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Oecologia

, Volume 107, Issue 4, pp 595–604 | Cite as

Sources of variation in pollinator contribution within a guild: the effects of plant and pollinator factors

  • Olle Pellmyr
  • John N. Thompson
Community Ecology

Abstract

Among plants visited by many pollinator species, the relative contribution of each pollinator to plant reproduction is determined by variation in both pollinator and plant traits. Here we evaluate how pollinator movement among plants, apparent pollen carryover, ovule number, resource limitation of seed set, and pollen output affect variation in contribution of individual pollinator species to seed set in Lithophragma parviflorum (Saxifragaceae), a species visited by a broad spectrum of visitors, including beeflies, bees and a moth species. A previous study demonstrated differences among visitor species in their single-visit pollination efficacy but did not evaluate how differences in visitation patterns and pollen carryover affect pollinator efficacy. Incorporation of differential visitation patterns and pollen carryover effects —commonly cited as potentially important in evaluating pollinator guilds — had minor effects (0–0.6% change) on the estimates of relative contribution based on visit frequency and single-visit efficacy alone. Beeflies visited significantly more flowers per inflorescence than the bees and the moth. Seed set remained virtually constant during the first three visited flowers for beeflies and larger bees, indicating that apparent pollen carryover did not reduce per-visit efficacy of these taxa. In contrast, Greya moth visits showed a decrease in seed set by 55.4% and the smaller bees by 45.4% from first to second flower. The larger carryover effects in smaller bees and Greya were diminished in importance by their small overall contribution to seed set. Three variable plant traits may affect seed set: ovule number, resource limitation on seed maturation, and pollen output. Ovule number per flower declined strongly with later position within inflorescences. Numbers were much higher in first-year greenhouse-grown plants than in field populations, and differences increased during 3 years of study. Mean pollen count by position varied 7-fold among flowers; it paralleled ovule number variation, resulting in a relatively stable pollen:ovule ratio. Resource limitation of seed set increased strongly with later flowering, with seed set in hand-pollinated flowers ranging from 66% in early flowers to 0% in the last two flowers of all plants. Variation in ovule number and resource limitation of seed maturation jointly had a strong effect on the number of seeds per flower. Visitation to early flowers had the potential to cause more seed set than visitation to later flowers. Overall, the most important sources of variation to seed production contribution were differences among pollinators in abundance and absolute efficacy (ovules fertilized on a single visit) and potentially differential phenology among visitor species. These effects are likely to vary among populations and years.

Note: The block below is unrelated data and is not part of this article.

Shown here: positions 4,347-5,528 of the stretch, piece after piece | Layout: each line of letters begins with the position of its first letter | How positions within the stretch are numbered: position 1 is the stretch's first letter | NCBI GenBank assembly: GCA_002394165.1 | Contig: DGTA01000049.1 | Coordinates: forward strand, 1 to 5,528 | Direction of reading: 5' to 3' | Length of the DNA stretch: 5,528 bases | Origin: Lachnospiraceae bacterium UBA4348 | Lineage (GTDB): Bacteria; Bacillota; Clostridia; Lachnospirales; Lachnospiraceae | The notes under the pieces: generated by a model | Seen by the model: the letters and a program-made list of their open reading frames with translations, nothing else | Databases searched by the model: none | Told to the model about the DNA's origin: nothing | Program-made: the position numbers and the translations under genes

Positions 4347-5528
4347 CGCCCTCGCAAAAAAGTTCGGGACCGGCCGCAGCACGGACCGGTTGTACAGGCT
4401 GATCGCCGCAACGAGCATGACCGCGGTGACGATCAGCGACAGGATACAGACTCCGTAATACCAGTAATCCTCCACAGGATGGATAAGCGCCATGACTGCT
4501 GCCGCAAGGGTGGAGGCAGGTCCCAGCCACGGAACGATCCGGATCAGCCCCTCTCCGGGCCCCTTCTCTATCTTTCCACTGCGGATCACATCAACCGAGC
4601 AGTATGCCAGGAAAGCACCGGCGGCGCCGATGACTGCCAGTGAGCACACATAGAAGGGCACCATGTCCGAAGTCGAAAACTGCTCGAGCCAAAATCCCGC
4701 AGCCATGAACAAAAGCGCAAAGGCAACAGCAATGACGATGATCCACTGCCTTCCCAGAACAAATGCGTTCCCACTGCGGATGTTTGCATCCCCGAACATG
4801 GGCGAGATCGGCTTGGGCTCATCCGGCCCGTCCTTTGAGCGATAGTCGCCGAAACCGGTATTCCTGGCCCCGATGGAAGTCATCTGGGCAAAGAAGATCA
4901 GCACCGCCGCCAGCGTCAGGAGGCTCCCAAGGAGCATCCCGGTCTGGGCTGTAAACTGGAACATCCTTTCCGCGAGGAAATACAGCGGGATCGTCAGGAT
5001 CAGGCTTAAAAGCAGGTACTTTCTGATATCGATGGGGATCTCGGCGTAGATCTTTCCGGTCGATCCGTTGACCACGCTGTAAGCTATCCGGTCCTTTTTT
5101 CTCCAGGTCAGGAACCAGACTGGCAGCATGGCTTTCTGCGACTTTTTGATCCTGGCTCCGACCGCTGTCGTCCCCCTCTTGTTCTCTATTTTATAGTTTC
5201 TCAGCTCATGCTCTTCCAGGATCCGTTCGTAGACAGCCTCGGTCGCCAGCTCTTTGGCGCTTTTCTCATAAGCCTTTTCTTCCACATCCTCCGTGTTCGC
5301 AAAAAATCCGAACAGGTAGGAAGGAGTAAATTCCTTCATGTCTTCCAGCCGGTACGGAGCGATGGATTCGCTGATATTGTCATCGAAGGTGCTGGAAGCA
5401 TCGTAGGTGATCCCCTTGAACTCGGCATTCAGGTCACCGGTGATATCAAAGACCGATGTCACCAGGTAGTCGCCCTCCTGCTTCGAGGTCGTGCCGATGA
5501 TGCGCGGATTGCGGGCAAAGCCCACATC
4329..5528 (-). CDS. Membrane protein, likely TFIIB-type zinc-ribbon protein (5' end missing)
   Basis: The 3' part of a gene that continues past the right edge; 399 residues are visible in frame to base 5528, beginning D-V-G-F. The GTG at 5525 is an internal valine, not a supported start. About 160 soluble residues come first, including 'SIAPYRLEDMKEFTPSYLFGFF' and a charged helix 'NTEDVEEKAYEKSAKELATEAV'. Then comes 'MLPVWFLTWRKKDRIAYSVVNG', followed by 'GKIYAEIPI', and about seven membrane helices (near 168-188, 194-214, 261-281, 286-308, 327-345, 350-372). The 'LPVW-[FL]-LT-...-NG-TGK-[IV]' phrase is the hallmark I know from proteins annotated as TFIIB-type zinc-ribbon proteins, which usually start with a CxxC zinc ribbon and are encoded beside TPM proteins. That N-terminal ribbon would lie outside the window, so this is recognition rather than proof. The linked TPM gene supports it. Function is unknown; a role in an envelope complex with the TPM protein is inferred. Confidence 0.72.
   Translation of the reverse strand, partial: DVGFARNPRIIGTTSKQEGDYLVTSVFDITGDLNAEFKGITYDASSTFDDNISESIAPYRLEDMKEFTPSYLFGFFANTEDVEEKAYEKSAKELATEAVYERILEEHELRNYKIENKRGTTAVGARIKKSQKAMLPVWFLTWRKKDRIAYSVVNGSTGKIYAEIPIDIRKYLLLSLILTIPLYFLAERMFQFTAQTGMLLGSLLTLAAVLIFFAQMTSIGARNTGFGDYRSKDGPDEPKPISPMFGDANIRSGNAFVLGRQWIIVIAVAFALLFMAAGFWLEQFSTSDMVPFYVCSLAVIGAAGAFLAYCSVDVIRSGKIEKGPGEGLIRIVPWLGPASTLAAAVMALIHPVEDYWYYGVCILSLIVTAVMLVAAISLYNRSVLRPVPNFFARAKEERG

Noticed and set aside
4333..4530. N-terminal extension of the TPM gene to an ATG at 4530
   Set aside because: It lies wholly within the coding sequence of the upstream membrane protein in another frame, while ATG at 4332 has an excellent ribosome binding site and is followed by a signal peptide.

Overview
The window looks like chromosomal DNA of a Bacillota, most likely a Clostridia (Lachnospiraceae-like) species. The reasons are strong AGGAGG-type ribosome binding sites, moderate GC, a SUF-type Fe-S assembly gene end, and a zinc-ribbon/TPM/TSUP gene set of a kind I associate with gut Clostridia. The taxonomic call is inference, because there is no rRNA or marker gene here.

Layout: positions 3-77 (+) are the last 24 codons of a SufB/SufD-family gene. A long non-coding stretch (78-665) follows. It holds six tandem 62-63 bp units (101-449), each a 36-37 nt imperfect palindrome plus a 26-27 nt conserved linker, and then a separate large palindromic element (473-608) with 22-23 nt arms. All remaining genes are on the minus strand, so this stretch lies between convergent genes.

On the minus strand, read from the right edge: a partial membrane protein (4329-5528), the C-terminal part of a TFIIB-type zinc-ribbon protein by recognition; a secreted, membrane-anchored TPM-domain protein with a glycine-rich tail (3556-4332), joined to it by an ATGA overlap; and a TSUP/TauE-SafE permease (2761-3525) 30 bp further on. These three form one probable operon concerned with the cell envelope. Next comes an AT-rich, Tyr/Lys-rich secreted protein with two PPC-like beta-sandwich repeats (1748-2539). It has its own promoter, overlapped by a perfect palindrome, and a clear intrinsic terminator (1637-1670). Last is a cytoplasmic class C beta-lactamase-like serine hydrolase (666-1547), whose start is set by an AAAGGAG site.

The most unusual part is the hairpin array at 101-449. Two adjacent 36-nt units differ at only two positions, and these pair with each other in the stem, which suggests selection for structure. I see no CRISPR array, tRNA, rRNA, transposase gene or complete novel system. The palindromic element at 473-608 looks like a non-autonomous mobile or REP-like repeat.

Key words

Ovule allocation Pollen carryover Pollinator efficacy Pollen output Resource limitation 

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Copyright information

© Springer-Verlag 1996

Authors and Affiliations

  1. 1.Departments of Botany and ZoologyWashington State UniversityPullmanUSA

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